The U.S. isn’t the only mentor around when it comes to startup accelerators that can help young foodtech companies grow, develop products, and head to market. And depending on a business and the products/services it produces, an overseas program can actually make more sense, as is the case with alternative meat companies and Asia, for example.

Read on for a few foodtech accelerators outside the U.S.:

Kickstart Accelerator
Zurich, Switzerland

Kickstart runs its accelerator program out of Zurich, Switzerland, but accepts participants from all over the world. While the range of companies it nurtures is pretty wide, encompassing everything from healthcare tech to the financial sector, it takes foodtech companies working in areas like sustainable packaging, food and nutrition personalization, and food traceability.

Participants get up to $10,000 CHF (~$9,829 USD) in business expenses covered (no equity fee), access to a mentorship network from top Swiss companies, collaboration opportunities with other companies, free office space, and access to investors.

The program runs from September 6 through November 8, 2019. Applications are open until May 17.

Startupbootcamp FoodTech
Rome, Italy

Like, Kickstart, Startupbootcamp caters to multiple types of companies but has a specific accelerator dedicated to food, this year taking place in Rome, Italy. The three-month-long Startupbootcamp FoodTech selects 10 companies from around the world and helps them accomplish in a few months what it claims would normally take a company over a year.

Even within the foodtech sector, Startupbootcamp takes a wide range of companies: indoor and vertical farming companies, food safety/traceability, biotech, processing, and AI are just a few areas the program caters to.

The chosen few will get access to mentors from major CPGs like Pepsi and Unilever, time with potential investors, classes and office space, and €15,000 (~$16,807 USD) in cash to cover living expenses while in Rome. Each company also gets €500,000 ($560,275 USD) in partner deals, with an opportunity to potentially earn even more. Startupbootcamp takes a 6 percent equity stake in each company.

Applications are open until June 20, 2019.

Hong Kong

A growing number of companies and individuals believe Asia will lead the food sustainability market in the near future. With this in mind, Brinc runs two foodtech accelerators each year that nurture companies focused on tackling issues around issues like plant-based meat and dairy alternatives, health-promoting foods, insect-based proteins, and other areas of sustainable consumption.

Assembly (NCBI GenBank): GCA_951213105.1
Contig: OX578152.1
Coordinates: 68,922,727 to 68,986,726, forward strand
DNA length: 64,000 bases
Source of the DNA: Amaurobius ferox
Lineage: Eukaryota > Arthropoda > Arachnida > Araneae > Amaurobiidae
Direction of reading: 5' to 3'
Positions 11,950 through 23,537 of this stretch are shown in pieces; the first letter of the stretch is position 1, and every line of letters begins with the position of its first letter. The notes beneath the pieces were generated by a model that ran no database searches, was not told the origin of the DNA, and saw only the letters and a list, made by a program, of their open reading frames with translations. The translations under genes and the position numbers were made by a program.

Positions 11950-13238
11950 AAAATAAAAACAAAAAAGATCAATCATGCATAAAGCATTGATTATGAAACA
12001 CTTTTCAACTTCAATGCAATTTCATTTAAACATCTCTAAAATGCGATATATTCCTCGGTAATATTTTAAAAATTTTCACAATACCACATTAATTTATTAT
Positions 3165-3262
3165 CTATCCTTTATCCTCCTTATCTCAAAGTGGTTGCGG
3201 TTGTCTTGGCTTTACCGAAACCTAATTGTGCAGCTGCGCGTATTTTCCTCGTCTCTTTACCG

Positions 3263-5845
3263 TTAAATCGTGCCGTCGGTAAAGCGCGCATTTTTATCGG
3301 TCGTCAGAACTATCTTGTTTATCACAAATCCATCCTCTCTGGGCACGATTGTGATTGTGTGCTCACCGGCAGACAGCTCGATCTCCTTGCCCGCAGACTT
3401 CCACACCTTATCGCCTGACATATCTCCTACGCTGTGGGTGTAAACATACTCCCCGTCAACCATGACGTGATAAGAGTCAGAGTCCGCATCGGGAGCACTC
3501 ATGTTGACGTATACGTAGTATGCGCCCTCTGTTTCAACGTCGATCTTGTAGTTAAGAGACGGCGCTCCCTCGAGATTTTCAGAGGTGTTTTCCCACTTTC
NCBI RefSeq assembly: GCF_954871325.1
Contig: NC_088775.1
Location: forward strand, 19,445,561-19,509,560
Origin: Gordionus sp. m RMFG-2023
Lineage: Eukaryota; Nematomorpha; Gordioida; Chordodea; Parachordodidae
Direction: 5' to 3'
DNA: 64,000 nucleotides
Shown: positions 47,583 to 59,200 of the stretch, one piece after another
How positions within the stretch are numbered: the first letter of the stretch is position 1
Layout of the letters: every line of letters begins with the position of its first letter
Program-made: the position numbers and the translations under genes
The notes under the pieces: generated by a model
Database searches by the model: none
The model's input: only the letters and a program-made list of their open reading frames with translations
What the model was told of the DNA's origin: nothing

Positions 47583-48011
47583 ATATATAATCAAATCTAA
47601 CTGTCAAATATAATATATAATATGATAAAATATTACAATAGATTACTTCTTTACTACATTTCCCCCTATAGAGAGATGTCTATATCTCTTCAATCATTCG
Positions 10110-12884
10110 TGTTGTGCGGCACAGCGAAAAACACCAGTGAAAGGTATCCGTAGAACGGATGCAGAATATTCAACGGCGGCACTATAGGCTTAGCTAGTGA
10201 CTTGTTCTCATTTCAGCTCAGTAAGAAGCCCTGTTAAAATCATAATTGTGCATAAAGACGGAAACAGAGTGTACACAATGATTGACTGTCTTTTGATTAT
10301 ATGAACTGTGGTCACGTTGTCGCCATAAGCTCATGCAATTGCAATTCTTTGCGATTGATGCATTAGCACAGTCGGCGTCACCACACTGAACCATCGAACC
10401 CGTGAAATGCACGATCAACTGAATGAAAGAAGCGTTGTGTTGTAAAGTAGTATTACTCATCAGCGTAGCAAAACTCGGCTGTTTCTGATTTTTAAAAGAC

Brinc guides participants through a five-stage system that covers the process of bringing a product to market, including prototype development, marketing and distribution, and patenting.

Those accepted to Brinc get $80,000 for a 10–15 percent equity fee for the program, a mentor network, guided curriculum, and 1:1 office hour sessions in Hong Kong. The program runs one month at minimum; extensions of that timeframe are decided on a case-by-case basis. Participants must register their business in Hong Kong.

Applications aren’t quite yet open for fall 2019, but you can sign up for updates here and get notified when that day comes.

Just Eat
London, UK

Just Eat is a UK-based company whose food delivery network operates around the world; its venture wing follows much the same structure, with its foodtech seed program based in London but open to startups from around the globe.

Chosen companies (between three and five) relocate to London for the 12-week period and work out of the Just Eat offices with mentors, fellow startups, and other food industry founders. Just Eat invests £20k (~$22,409) in the form of a SAFE (Simple Agreement for Future Equity)

Just Eat hasn’t yet specified the start date for its next program, so visit their website to stay updated on application deadlines.

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Jenn is a writer and editor for The Spoon who covers restaurant tech and food delivery, developments in agriculture and indoor farming, and startup accelerators and incubators. On the side, she moonlights as a ghostwriter for tech industry executives and spends a lot of time on the road exploring food developments in more remote parts of the country. Previously, she was managing editor of Gigaom’s market research department and was once a competitive pinball player. Jenn splits her time between NYC and Nashville, TN.

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